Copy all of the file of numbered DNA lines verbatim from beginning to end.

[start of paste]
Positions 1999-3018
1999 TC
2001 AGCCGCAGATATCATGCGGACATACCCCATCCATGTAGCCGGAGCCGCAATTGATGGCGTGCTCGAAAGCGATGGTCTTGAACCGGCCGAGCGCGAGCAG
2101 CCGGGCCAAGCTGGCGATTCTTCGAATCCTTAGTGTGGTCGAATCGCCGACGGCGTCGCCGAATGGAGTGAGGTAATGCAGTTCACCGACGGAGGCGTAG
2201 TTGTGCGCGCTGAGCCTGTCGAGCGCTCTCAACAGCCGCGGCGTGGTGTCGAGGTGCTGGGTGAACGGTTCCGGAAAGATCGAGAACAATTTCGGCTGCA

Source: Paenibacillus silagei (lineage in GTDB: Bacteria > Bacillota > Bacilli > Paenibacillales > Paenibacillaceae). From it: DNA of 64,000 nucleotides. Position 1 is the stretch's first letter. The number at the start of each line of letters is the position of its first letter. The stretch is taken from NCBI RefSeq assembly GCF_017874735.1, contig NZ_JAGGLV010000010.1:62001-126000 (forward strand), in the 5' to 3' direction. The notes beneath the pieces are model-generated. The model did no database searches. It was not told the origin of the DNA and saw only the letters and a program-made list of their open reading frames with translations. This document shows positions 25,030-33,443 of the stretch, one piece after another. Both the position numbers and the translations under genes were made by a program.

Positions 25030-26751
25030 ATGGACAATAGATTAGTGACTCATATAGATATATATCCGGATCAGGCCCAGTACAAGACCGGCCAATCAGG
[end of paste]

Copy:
Positions 1999-3018
1999 TC
2001 AGCCGCAGATATCATGCGGACATACCCCATCCATGTAGCCGGAGCCGCAATTGATGGCGTGCTCGAAAGCGATGGTCTTGAACCGGCCGAGCGCGAGCAG
2101 CCGGGCCAAGCTGGCGATTCTTCGAATCCTTAGTGTGGTCGAATCGCCGACGGCGTCGCCGAATGGAGTGAGGTAATGCAGTTCACCGACGGAGGCGTAG
2201 TTGTGCGCGCTGAGCCTGTCGAGCGCTCTCAACAGCCGCGGCGTGGTGTCGAGGTGCTGGGTGAACGGTTCCGGAAAGATCGAGAACAATTTCGGCTGCA

Source: Paenibacillus silagei (lineage in GTDB: Bacteria > Bacillota > Bacilli > Paenibacillales > Paenibacillaceae). From it: DNA of 64,000 nucleotides. Position 1 is the stretch's first letter. The number at the start of each line of letters is the position of its first letter. The stretch is taken from NCBI RefSeq assembly GCF_017874735.1, contig NZ_JAGGLV010000010.1:62001-126000 (forward strand), in the 5' to 3' direction. The notes beneath the pieces are model-generated. The model did no database searches. It was not told the origin of the DNA and saw only the letters and a program-made list of their open reading frames with translations. This document shows positions 25,030-33,443 of the stretch, one piece after another. Both the position numbers and the translations under genes were made by a program.

Positions 25030-26751
25030 ATGGACAATAGATTAGTGACTCATATAGATATATATCCGGATCAGGCCCAGTACAAGACCGGCCAATCAGG